How corporate media has put the American public in a state of Ukraine-Russia psychosis

The privileging of pro-war messages comes at the expense of useful reporting. As a result, American audiences remain largely uninformed about key issues regarding international affairs.

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There is a growing psychosis sweeping the U.S. around the Russian bombardment of Ukraine, and it is being triggered by the legacy news media. The steady stream of biased, often erroneous or incomplete information spewing from the establishment press is leading people to quickly choose sides in a complicated international conflict, waving flags in support of “their side,” fawning over global leaders, and even holding peaceful car parades in efforts to do what they think they can to prevent World War III. In the process, the context and details of the conflict, as well as its historic roots, are being pushed aside in favor of a kind of binary knee-jerk activism that is far too common in American political culture. Speaking out against Russian attacks on Ukraine and in support of the people there should not be difficult to understand or do. However, demanding that the U.S. take aggressive action, such as swiftly implementing a no-fly zone, displays a waning level of sophistication regarding international relations.


This is psychosis. According to WebMD, “[p]sychosis is a condition that affects the way your brain processes information. It causes you to lose touch with reality. You might see, hear, or believe things that aren’t real.… It can be triggered by… extreme stress or trauma.” Much of Americans’ recent stress about Russia-Ukraine germinated from legacy news media reporting. War coverage is good for news media profits. When it appeals to nationalism and villainizes international players, it excites and engages audiences. As a result, the jingoistic legacy news media often parrot the military-industrial complex, nudging voters into a national psychosis over foreign affairs. As the Intercept documented in mid-March 2022, rather than investigating pathways to peace or procedures for de-escalating the events in Ukraine, legacy news media reporters bombarded the White House with questions aimed at goading the nation into war.


The fear-laden reporting that led to American psychosis over Russia began six years prior, when the public was slowly and methodically conditioned by false and baseless legacy news media stories that claimed Russia had hacked a Vermont power plant; put a bounty on U.S. soldiers in Afghanistan; shifted election outcomes around the world; and had compromised then-President Donald Trump with the infamous “pee tape.” This propaganda primed liberal audiences to blame Russia for everything they hated about Donald Trump’s presidency, and brilliantly distracted from the corporate news media and polling industry’s cataclysmic failure of predicting Hillary Clinton would win the 2016 Electoral College.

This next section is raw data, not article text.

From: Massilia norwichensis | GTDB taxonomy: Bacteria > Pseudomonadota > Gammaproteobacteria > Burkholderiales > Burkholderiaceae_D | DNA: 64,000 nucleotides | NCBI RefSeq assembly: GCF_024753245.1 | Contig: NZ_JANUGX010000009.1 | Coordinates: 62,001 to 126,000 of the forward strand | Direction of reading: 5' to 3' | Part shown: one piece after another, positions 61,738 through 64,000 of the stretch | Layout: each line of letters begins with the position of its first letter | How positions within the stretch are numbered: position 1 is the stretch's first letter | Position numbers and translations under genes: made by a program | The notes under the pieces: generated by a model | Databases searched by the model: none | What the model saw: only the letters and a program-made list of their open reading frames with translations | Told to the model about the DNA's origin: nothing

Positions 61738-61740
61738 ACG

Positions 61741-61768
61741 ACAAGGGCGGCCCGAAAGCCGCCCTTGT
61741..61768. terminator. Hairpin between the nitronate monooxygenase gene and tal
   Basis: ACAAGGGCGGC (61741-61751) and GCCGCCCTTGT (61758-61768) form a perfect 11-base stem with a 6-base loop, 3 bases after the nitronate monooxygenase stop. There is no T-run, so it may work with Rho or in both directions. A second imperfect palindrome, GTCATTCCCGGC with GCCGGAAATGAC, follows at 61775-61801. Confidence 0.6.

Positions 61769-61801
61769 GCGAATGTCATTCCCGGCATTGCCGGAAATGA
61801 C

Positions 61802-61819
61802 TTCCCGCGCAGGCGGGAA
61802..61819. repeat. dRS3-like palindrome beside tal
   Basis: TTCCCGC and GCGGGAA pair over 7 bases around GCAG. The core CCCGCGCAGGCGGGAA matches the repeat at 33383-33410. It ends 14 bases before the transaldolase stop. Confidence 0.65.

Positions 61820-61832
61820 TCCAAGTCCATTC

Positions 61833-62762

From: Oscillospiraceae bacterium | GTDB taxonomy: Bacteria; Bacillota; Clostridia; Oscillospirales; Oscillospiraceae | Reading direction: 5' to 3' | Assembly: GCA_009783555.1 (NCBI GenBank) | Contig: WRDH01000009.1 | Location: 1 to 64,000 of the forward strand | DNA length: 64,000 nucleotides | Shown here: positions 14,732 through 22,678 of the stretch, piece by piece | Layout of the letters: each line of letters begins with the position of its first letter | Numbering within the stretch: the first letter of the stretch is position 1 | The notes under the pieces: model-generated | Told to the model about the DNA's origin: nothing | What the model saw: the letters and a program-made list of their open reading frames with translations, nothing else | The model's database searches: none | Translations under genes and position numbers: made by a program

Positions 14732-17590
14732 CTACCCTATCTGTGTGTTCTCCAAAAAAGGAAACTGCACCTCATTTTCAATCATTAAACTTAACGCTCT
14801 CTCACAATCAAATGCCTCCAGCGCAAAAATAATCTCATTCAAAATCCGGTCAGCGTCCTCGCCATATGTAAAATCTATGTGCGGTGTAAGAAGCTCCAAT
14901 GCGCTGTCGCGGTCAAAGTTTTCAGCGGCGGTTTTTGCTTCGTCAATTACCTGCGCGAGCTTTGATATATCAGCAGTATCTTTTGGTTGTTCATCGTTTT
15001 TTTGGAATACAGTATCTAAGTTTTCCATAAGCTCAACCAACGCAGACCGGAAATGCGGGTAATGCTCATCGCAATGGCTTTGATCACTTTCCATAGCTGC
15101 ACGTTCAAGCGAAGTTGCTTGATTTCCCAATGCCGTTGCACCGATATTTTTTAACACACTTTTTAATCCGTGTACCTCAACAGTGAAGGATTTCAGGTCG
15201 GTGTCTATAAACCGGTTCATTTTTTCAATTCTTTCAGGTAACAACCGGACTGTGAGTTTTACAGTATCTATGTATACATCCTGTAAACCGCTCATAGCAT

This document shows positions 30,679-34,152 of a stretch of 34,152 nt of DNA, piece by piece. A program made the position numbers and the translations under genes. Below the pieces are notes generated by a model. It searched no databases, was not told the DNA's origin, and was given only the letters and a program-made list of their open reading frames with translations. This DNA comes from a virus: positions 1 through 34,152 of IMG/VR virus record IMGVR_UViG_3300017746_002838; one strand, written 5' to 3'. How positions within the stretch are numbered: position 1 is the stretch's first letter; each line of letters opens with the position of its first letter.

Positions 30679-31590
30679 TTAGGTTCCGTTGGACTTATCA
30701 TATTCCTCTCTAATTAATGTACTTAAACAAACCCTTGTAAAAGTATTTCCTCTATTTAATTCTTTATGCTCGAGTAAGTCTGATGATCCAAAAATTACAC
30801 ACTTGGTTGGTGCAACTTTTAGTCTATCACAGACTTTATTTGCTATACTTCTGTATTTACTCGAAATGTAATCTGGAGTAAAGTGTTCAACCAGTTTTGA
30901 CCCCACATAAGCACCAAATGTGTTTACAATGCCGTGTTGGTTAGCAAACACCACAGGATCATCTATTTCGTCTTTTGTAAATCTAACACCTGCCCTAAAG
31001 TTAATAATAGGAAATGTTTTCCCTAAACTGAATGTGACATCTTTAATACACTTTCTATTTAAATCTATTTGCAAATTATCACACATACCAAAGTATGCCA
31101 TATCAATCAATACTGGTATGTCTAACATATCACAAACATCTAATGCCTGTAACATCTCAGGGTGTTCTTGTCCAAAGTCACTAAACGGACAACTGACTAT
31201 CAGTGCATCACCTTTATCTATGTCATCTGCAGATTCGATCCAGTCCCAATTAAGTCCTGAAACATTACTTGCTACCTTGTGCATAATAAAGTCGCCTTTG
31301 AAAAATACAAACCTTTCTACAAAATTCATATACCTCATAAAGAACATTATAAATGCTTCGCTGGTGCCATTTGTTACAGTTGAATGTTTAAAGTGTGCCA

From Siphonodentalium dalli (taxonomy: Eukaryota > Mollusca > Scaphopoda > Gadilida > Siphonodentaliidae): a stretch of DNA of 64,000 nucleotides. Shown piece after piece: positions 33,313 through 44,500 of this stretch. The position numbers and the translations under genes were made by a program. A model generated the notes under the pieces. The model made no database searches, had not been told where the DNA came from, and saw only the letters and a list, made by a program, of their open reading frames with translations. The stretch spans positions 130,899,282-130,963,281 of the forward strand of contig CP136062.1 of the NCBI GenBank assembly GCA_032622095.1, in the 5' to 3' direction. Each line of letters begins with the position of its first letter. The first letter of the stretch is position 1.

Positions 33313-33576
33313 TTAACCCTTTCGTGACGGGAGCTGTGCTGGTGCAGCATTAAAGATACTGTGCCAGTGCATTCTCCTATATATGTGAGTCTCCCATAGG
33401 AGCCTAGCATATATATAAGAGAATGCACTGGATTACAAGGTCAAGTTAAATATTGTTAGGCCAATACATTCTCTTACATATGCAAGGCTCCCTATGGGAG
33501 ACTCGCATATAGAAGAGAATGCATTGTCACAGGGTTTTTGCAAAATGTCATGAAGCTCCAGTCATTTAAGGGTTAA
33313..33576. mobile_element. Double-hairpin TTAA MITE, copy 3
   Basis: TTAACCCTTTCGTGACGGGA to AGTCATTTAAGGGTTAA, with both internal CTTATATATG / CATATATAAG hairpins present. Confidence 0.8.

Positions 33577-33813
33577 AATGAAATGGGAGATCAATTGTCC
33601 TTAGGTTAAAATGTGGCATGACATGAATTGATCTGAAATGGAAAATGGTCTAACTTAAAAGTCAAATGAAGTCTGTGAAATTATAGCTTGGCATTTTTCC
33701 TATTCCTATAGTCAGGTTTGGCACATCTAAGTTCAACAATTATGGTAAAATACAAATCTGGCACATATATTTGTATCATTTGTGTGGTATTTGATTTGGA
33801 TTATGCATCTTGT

Russian President Vladimir Putin’s illegal and inexcusable invasion of Ukraine has provided a lucrative opportunity for the legacy news media to reignite and amplify more anti-Russian blather. None of this is to say that Russia or Putin should be defended in the press. Rather, American citizens, like any citizens in a supposed democracy, need context to understand global affairs, and the press is protected by the First Amendment of the Constitution for the purpose of providing that context.


However, when it comes to reporting, the legacy news media privileges profit over veracity. Indeed, much of the legacy media’s revenue and many of its guests originate from the defense industry, which benefits financially when Americans are supportive of war. For example, in March of 2022, the former Secretary of the Department of Homeland Security Jeh Johnson critiqued Russia on NBC’s Meet the Press, but the host, Chuck Todd, neglected to mention that Johnson sits on the board of global security and aerospace company Lockheed Martin. This is a clear conflict of interest that audiences should be made aware of when they consider Johnson’s analysis.


The privileging of pro-war messages comes at the expense of useful reporting. As a result, American audiences remain largely uninformed about key issues regarding international affairs. A 2019 survey conducted by Gallup that was commissioned by the Council on Foreign Relations (CFR) and the National Geographic Society (NGS) found that “[l]ess than half of the respondents were able to identify Afghanistan as the country” that provided safe haven to Al Qaeda before the September 11, 2001, attacks; and “[j]ust over half could identify Iraq on a map.” News media clearly plays a role in such ignorance, as the same survey found that “those who say they use books, magazines, or radio to keep on top of these issues and those who get their information from a wide range of sources scored better than their peers.” The corporate news media outlets provide almost no historical context for the events taking place in Ukraine, such as the peace process laid out in the 2014 and 2015 Minsk agreements, the 2014 U.S.-backed coup in Ukraine, or the U.S. reneging on its promise—which was supported by Great Britain and France—to not expand the North Atlantic Treaty Organization (NATO) into Eastern Europe that eventually influenced Putin’s recent foreign policy decisions.